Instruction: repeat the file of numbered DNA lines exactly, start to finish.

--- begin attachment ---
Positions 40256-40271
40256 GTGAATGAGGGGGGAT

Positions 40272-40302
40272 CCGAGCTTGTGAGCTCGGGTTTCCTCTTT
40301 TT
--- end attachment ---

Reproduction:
Positions 40256-40271
40256 GTGAATGAGGGGGGAT

Positions 40272-40302
40272 CCGAGCTTGTGAGCTCGGGTTTCCTCTTT
40301 TT